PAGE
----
It was not surprising that a customer Q&A panel at the Logic Design Technology Event, held at Cadence last week, would focus almost entirely on functional verification. As one panelist noted, verification consumes over 50 percent of the design effort. What I found interesting was the amount of discussion around static formal checking and equivalence checking, and the extent to which it can replace gate-level simulation.
As moderator, I noted that all three user presentations at the event discussed the use of Cadence Encounter Conformal products, and all cited uses other than the equivalence checking for which Conformal was originally best known. In a presentation before the panel discussion, Arvind Chopra, design manager for the microcontroller product group at NXP Semiconductors, talked about Conformal Low Power. Camille Kokozaki, director of design automation services at Integrated Device Technology (IDT), talked about Conformal Constraint Designer and Conformal Equivalence Checker. Vishvabhusan Pati of Qualcomm, who didn’t join the user panel, talked about automated ECO handling with Conformal ECO Designer.
I asked panelists why they use Conformal. Some answers:
“We use it for equivalence checking and more and more for low power checking. There’s less time to run things at the gate level, hence it’s very important to use other techniques,” Chopra said. He added that “it does reduce the need for simulation at the gate level.”
“There is definitely a reduction in simulation,” Kokozaki said. “Once you change something and you cannot formally prove it is equivalent, guess what – you have to do a lot of simulation.”
Fred Jen, director of physical design at Qualcomm, said that “in the ideal world, we would eliminate all gate-level simulation. It would reduce a huge run time.”
Fred Jen (Qualcomm), Rajiv Parameshwaran (Sandisk), Camille Kokozaki (IDT), and
Arvind Chopra (NXP) discuss verification at the Logic Design Technology Event (left-right).
An audience member noted that automatic test pattern generation (ATPG) requires gate-level simulation. “It’s true,” Jen responded. “But there are two parts to it. First you want to make sure your functional design is correct. ATPG is actually straightforward in terms of test.” Kokozaki said ATPG is a “checklist item,” and noted that “the debug and analysis of corner cases is where you spend most of your time. If you prove everything is functionally equivalent, you don’t have to go through that.”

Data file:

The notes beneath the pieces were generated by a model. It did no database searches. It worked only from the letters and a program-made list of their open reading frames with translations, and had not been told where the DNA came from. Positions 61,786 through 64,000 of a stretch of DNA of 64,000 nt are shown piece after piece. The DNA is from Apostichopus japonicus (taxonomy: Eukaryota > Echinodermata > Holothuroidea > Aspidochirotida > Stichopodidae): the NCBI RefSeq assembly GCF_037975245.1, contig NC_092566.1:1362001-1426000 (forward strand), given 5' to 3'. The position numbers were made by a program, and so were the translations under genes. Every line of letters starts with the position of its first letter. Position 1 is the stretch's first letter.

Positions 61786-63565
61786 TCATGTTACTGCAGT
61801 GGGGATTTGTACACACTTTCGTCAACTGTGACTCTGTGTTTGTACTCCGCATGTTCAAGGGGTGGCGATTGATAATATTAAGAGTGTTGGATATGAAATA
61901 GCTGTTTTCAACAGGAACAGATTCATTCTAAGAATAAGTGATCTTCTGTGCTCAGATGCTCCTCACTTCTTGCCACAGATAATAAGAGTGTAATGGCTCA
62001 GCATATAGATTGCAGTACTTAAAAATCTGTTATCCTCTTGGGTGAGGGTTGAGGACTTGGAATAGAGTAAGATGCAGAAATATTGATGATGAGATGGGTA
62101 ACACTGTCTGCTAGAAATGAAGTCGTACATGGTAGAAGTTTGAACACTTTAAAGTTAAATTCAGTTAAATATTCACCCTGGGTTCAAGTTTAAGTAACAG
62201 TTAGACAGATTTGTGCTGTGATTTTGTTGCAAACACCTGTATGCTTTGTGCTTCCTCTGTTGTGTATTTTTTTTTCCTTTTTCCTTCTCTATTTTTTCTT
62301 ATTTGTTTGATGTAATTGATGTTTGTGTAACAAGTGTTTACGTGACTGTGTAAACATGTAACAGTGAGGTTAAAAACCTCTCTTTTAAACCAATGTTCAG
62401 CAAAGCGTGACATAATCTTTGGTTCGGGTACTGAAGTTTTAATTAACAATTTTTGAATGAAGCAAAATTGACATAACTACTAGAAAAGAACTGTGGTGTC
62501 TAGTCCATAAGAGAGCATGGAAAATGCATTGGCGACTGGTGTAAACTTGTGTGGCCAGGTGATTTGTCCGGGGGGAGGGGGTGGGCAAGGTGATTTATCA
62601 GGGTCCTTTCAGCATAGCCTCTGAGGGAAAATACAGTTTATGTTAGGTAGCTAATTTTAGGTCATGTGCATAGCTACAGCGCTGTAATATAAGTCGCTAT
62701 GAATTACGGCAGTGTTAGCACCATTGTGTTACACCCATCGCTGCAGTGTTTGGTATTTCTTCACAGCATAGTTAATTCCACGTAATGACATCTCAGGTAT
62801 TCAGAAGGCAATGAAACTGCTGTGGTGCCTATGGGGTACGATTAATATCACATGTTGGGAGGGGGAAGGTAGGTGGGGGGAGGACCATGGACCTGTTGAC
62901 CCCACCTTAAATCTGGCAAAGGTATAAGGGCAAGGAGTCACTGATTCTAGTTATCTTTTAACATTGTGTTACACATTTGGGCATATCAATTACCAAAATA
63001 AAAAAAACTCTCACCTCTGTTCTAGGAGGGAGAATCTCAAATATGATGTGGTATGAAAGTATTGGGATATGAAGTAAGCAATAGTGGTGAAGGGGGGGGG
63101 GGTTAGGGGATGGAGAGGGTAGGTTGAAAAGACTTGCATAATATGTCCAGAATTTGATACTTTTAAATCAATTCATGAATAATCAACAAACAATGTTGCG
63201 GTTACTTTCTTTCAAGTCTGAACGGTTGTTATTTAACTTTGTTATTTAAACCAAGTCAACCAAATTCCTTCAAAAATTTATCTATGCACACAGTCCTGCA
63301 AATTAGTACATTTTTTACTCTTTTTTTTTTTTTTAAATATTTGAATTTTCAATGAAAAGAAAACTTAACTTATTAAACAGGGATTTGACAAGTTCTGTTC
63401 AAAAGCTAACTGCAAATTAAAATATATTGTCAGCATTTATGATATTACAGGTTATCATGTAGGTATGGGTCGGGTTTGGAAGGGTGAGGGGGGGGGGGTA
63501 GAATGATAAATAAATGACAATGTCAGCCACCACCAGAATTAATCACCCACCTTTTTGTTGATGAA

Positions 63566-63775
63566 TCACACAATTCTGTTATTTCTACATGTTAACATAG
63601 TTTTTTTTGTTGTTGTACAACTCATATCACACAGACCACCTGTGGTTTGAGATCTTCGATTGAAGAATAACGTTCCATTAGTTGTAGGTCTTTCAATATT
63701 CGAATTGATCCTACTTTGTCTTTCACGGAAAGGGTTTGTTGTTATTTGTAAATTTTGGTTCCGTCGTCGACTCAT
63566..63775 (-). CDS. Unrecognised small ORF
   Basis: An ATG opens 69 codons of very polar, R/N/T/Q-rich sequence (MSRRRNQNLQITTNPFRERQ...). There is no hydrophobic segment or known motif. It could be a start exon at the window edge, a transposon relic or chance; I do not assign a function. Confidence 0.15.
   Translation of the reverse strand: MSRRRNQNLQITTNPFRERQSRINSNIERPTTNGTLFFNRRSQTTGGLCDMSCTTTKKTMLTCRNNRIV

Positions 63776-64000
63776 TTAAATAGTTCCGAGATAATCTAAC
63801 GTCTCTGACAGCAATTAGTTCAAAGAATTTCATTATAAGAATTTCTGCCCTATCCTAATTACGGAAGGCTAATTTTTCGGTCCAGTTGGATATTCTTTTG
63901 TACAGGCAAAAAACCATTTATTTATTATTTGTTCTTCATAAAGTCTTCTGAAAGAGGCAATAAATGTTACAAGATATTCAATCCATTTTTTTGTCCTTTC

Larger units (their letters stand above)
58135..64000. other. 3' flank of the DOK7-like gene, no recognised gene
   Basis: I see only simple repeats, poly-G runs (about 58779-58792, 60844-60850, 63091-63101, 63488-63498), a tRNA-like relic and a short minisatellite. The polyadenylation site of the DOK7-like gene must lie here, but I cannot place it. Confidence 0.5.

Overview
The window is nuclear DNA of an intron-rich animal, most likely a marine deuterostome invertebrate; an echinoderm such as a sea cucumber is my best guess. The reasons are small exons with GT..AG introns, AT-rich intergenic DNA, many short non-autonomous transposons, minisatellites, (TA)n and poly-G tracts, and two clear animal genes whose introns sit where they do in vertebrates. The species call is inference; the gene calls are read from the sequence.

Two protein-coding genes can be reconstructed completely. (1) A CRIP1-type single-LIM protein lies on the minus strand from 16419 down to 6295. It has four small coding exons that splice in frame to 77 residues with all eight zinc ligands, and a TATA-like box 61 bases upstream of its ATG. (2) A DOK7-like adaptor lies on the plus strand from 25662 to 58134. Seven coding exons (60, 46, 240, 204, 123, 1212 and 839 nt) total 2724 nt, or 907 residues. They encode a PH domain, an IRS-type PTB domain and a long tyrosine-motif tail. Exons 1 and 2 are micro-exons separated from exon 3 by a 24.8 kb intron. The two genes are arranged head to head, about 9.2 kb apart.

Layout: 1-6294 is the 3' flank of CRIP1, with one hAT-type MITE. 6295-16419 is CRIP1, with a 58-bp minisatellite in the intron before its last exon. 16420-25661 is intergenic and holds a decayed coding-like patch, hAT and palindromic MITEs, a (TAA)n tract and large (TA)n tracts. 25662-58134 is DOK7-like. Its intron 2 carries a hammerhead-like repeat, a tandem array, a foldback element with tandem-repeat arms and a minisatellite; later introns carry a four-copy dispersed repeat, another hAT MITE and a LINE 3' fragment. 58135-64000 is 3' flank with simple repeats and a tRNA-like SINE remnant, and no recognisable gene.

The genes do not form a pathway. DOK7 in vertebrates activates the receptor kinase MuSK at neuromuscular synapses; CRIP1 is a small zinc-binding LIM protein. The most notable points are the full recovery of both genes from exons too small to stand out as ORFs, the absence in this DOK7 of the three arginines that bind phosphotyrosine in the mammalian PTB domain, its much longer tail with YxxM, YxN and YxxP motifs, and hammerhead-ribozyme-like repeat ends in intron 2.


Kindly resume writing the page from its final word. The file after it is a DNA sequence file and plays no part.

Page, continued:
Chopra, however, noted that “we have found some value in gate-level simulation. Sometimes there are things like clock glitches that are very hard to catch through any other means.” Later on, an audience member asked him why formal tools can’t do clock sequencing. Chopra responded that it would probably be feasible to put some assertions into a formal tool that would detect clock sequences that cause glitches.
Some other perspectives that came from the panel are as follows:
To simplify verification, stay with standard interfaces and buy standard test packages (verification IP) rather than writing them yourself (Jen).
- Analog blocks pose a big verification challenge, and one problem is that analog designers rarely have expertise in modeling (Kokozaki).
- Block level power estimation is easy. A hierarchical power analysis is much harder, and needs more support (Rajiv Parameshwaran, staff engineer at Sandisk).
- Nobody uses pure statistical timing analysis. People find violations first and then use statistical timing to see if they go away (Jen).
- Assertions are very helpful, but are not signoff quality (Chopra).
I’ll close with a pointed comment by Chopra – that there is no single tool or methodology that allows you to “sign off” and be assured that the design is completely checked and that it works. All verification approaches have both advantages and limitations. A big part of the verification challenge is finding the right approach at the right time.